heedless's picture
Submitted by heedless (not verified) on

for a beginner kde is suitable (looks like windows desktop etc.)
for a pro gnome is best :)

Anonymous visitor's picture
Submitted by Anonymous visitor (not verified) on

Ya I too hate the K this and K that... I like amarok because it ends in k and not begins why cant all the programs move the K to the end... So retarded... From using Gnome and KDE together... I like gnome way better... the lie that you cant configure gnome as much as you can KDE is annoying it is just harder to go about it which is cool because someone cant come in and change it on you... I love the Gnome one way of doing things it makes sense to someone normal... the 30 ways to do one thing slows me down. I use amarok and k3b and kopete but for the DE Gnome is the best and with 2.20 it is so much better... I hope I am proven wrong with KDE4 but it looks like more glits and less actual usability Gnome makes me more conductive I find myself playing with KDE more than actually doing things. KDE is a toy and not much more which will do good for Linux... If the beauty of KDE4 doesn't draw windows and mac addicts over I don't know what will... for those of us who use computers to work Gnome owns...

Anonymous visitor's picture
Submitted by Anonymous visitor (not verified) on

I totally disagree... try changing the keyboard short cuts for nautilus? like I am using both windows and linux so to make common i have configured alt + d in the konqueror for address bar... try doing that in nautilus... i am not aware... but i think it is not possible...

try getting windows key to do something like using for shortcuts... but in gnome windows key never get integrated. I tried doing it but cannot make it work...

Try setting the application short cuts in gnome.. you will be limited to 10 only why... because it allows only 10 command short cuts... I know 10 would be sufficient... but the way in which it has to be set is horrible... you have to literally type in keyboard characters like ctrl.. come on...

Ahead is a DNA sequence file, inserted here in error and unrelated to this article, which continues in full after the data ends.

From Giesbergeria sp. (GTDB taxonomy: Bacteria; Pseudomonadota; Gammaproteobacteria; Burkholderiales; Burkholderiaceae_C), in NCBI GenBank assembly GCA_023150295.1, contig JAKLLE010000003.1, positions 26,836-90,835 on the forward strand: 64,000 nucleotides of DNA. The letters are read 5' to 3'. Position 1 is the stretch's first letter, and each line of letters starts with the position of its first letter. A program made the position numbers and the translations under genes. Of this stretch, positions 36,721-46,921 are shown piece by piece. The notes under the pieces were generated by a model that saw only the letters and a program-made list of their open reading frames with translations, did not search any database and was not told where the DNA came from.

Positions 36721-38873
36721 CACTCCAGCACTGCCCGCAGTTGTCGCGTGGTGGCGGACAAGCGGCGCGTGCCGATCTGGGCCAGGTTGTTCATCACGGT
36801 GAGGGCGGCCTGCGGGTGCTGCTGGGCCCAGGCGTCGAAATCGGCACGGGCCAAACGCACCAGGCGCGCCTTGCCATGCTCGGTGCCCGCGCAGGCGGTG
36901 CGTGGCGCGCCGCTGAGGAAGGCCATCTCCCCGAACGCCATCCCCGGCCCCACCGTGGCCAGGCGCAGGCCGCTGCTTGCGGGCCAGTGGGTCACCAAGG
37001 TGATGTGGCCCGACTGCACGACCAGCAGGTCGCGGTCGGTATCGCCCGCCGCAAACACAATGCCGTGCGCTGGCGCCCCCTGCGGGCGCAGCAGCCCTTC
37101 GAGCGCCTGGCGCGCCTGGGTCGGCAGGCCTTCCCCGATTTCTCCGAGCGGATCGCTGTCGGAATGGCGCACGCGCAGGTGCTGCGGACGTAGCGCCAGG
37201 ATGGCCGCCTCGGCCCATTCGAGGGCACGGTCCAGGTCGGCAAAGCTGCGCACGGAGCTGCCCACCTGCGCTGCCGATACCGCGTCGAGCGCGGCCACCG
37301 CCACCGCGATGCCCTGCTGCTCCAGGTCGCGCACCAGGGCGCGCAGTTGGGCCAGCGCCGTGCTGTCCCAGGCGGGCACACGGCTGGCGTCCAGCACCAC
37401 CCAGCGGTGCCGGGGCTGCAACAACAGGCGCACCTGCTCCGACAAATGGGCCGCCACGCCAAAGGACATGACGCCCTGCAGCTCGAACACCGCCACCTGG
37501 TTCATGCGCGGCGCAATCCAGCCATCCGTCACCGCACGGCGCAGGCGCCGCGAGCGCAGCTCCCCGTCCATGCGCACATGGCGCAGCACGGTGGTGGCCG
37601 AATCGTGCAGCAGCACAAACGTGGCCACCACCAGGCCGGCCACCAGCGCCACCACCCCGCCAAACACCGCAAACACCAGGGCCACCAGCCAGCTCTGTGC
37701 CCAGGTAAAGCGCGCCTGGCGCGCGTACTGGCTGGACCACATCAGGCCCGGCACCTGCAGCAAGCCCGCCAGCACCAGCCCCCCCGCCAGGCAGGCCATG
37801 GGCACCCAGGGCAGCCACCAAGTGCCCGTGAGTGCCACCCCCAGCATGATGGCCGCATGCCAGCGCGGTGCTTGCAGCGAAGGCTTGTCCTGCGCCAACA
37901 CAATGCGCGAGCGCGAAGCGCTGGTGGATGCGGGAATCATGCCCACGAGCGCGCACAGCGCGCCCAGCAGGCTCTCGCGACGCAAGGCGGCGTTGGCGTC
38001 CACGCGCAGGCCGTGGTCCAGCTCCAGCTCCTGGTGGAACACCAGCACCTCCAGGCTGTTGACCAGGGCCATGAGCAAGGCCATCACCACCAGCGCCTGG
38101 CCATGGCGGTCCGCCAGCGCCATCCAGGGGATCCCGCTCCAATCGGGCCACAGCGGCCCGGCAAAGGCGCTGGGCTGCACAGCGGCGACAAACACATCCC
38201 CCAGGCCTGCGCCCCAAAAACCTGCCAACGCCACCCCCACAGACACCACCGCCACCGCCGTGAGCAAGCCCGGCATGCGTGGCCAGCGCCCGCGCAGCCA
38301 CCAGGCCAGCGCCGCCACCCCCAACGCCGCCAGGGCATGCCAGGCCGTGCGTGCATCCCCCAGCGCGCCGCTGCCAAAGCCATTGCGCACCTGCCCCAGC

KDE has its own problems... main being the crashing apps... but it has improved a lot... it crashes very rarely for me... but when it crash.. have to reboot in most cases...

but i wil prefer kde any day... way better than gnome..

Anonymous visitor's picture
Submitted by Anonymous visitor (not verified) on

Personally I prefer XP to OSX.. No, wait, wrong thread. Hang on. Yes, the iPod is way better than the Zen. Damn it! Wrong thread again! Bear with me, I'll get this.. Yes, Blu-ray wipes the floor with, arragh..

Seriously though, KDE does it for me. It looks cleaner. Yes, the Keverything is annoying but on a mac there is about 54 thousand things called iSomething.

Interestingly though, I'm just upgrading my Kubuntu using the dist upgrade and it's just crashed. A reboot will probably f*ck my setup right up. Nice. Oh well, back to XP so I can google things like "KDE upgrade crash" and the like :)

Anonymous visitor's picture
Submitted by Anonymous visitor (not verified) on

I am an opensuse and ubuntu user who has been using kde and gnome for quite some time on a number of distributions. I always used to be a big kde fan until I gave gnome a try.

When switching from kde to gnome you realise how trashy all the names of the kde programs are. It is like a bunch of teenage slang talkers got together and named them all, trying to put a K into every name and the random capitalization. I have installed quite a few desktop linux machines over the years and have consistent complaints about having trouble with all the strange names. Image is a big thing for standard desktop users and I think that is going to be KDE's downfall.

Author information

Jonathan Roberts's picture

Biography

Currently a gap year student! I have a huge interest in Free Software which seems to keep growing. I run the Questions Please... podcast which can be found at questionsplease.org. On an unrelated note I'm reading theology at Exeter next year.